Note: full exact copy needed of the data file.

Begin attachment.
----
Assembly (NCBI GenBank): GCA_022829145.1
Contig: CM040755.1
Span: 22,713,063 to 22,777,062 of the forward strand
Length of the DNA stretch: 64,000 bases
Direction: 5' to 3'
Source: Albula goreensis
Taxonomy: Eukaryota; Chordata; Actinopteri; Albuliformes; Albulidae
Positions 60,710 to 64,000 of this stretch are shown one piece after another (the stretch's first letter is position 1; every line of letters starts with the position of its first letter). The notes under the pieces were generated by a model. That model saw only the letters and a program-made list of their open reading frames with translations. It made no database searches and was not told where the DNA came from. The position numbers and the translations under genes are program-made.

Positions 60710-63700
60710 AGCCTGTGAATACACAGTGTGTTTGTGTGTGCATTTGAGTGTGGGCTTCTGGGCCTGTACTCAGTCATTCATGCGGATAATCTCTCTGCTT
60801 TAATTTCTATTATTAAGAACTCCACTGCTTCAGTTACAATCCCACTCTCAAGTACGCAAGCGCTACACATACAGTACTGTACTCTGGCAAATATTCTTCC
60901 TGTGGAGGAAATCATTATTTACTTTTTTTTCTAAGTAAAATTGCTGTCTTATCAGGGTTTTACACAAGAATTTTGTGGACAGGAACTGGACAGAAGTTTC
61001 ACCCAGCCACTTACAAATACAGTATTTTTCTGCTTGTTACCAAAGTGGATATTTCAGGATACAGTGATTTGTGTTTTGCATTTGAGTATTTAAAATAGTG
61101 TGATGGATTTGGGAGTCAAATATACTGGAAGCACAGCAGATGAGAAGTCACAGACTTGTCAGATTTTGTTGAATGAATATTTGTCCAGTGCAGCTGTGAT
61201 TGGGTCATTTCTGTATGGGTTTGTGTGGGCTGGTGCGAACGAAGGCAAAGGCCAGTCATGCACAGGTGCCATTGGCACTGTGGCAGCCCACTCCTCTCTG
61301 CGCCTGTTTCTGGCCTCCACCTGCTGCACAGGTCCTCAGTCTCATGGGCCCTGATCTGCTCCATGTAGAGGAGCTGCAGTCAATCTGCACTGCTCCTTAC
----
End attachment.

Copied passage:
Assembly (NCBI GenBank): GCA_022829145.1
Contig: CM040755.1
Span: 22,713,063 to 22,777,062 of the forward strand
Length of the DNA stretch: 64,000 bases
Direction: 5' to 3'
Source: Albula goreensis
Taxonomy: Eukaryota; Chordata; Actinopteri; Albuliformes; Albulidae
Positions 60,710 to 64,000 of this stretch are shown one piece after another (the stretch's first letter is position 1; every line of letters starts with the position of its first letter). The notes under the pieces were generated by a model. That model saw only the letters and a program-made list of their open reading frames with translations. It made no database searches and was not told where the DNA came from. The position numbers and the translations under genes are program-made.

Positions 60710-63700
60710 AGCCTGTGAATACACAGTGTGTTTGTGTGTGCATTTGAGTGTGGGCTTCTGGGCCTGTACTCAGTCATTCATGCGGATAATCTCTCTGCTT
60801 TAATTTCTATTATTAAGAACTCCACTGCTTCAGTTACAATCCCACTCTCAAGTACGCAAGCGCTACACATACAGTACTGTACTCTGGCAAATATTCTTCC
60901 TGTGGAGGAAATCATTATTTACTTTTTTTTCTAAGTAAAATTGCTGTCTTATCAGGGTTTTACACAAGAATTTTGTGGACAGGAACTGGACAGAAGTTTC
61001 ACCCAGCCACTTACAAATACAGTATTTTTCTGCTTGTTACCAAAGTGGATATTTCAGGATACAGTGATTTGTGTTTTGCATTTGAGTATTTAAAATAGTG
61101 TGATGGATTTGGGAGTCAAATATACTGGAAGCACAGCAGATGAGAAGTCACAGACTTGTCAGATTTTGTTGAATGAATATTTGTCCAGTGCAGCTGTGAT
61201 TGGGTCATTTCTGTATGGGTTTGTGTGGGCTGGTGCGAACGAAGGCAAAGGCCAGTCATGCACAGGTGCCATTGGCACTGTGGCAGCCCACTCCTCTCTG
61301 CGCCTGTTTCTGGCCTCCACCTGCTGCACAGGTCCTCAGTCTCATGGGCCCTGATCTGCTCCATGTAGAGGAGCTGCAGTCAATCTGCACTGCTCCTTAC